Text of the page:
Migration and Politics in South Africa
Mainstreaming Anti-immigrant Populist Practice
In 1994, a ‘new’ South Africa was born out of electoral democracy. While democratisation dismantled minority authoritarian rule as well as legalised racial intolerance, prejudicial and discriminatory practices remained, this time directed against foreigners. This is at variance with South Africa’s commitment to principles of liberal democracy, human rights, and regional integration. What then explains this paradox? This paper underscores that what feeds and bestows social legitimacy to xenophobia is the foregrounding of an anti-immigrant populist discourse in the mainstream political discourse with participation of political leaders from across the political spectrum. But how has a morally repugnant anti-immigrant populist practice been made a sensible and justifiable political narrative? The paper analyses the mediated populist performances of selected political leaders like press statements, public speeches, interviews, or other statements posted on social media platforms like Twitter, and how these leaders scapegoat foreigners for the challenges the country is facing.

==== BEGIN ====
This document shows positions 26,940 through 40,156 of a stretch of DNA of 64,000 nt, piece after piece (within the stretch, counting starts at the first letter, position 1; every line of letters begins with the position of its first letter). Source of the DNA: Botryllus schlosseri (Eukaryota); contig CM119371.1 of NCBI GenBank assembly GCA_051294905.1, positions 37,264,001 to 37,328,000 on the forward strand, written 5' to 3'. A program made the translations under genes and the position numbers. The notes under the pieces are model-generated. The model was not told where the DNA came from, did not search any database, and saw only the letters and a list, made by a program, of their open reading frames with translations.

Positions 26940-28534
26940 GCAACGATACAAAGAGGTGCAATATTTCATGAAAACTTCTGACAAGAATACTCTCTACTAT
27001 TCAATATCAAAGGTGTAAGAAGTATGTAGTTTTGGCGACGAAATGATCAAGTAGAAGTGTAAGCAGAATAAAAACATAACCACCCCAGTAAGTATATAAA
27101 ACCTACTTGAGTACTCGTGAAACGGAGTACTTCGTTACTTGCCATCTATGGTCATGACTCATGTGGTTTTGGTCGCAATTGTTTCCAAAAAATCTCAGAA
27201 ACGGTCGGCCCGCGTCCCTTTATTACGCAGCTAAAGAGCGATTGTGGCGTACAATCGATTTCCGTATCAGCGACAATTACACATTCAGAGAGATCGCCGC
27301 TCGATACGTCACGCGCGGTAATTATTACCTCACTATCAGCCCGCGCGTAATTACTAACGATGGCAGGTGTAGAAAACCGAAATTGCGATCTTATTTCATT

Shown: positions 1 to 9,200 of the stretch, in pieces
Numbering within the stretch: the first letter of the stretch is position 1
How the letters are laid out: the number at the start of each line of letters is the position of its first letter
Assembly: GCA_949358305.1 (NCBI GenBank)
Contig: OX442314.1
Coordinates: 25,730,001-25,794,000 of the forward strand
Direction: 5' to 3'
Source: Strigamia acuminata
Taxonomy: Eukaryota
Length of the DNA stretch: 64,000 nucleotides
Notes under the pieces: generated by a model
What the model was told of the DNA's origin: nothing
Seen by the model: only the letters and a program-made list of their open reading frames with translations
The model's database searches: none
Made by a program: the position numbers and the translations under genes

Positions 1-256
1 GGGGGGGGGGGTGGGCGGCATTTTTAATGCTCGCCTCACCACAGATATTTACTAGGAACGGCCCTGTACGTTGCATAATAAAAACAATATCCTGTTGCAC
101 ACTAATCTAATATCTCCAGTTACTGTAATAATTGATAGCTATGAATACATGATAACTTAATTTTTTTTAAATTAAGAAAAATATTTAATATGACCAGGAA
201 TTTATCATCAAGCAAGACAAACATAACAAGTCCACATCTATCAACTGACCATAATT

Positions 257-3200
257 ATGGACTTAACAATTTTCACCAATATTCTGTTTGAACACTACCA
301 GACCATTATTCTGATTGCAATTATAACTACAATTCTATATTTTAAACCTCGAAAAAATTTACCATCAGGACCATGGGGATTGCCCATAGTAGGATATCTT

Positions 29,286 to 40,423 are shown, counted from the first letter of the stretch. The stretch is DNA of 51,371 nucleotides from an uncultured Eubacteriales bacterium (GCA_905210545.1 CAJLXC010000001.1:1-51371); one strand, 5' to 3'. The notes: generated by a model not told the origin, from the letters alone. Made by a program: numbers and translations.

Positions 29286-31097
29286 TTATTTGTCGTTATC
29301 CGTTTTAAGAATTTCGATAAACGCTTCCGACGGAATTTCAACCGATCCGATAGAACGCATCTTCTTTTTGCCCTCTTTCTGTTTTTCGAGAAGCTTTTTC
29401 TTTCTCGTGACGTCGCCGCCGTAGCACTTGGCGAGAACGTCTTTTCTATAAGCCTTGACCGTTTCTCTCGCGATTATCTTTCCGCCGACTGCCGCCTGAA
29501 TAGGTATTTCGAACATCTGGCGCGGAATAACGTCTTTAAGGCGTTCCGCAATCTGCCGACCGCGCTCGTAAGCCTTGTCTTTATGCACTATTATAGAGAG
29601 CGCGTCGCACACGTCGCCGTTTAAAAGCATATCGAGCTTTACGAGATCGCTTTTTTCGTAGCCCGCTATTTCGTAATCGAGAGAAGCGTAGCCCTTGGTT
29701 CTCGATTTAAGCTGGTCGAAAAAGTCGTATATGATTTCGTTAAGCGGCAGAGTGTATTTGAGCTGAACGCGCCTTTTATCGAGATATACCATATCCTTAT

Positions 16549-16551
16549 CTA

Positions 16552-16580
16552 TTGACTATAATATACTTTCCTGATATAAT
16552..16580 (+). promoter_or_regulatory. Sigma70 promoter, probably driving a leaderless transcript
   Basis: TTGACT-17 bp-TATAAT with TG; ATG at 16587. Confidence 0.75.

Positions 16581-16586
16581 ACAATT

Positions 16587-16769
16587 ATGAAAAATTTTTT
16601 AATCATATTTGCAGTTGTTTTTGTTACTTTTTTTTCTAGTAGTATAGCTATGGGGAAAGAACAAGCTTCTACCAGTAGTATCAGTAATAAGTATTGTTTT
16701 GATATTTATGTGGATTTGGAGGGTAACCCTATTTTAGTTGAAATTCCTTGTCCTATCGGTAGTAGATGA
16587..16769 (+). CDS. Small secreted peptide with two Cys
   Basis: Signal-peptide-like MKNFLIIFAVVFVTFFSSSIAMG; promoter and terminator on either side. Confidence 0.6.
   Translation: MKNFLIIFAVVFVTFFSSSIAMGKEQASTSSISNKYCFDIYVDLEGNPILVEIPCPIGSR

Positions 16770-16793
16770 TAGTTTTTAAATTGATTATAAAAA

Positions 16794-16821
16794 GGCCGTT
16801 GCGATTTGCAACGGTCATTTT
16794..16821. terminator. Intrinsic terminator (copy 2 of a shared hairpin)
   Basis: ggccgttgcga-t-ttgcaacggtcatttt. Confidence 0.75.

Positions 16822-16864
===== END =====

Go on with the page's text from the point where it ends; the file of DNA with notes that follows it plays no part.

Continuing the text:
Copyright (c) 2022 Johannes Machinya
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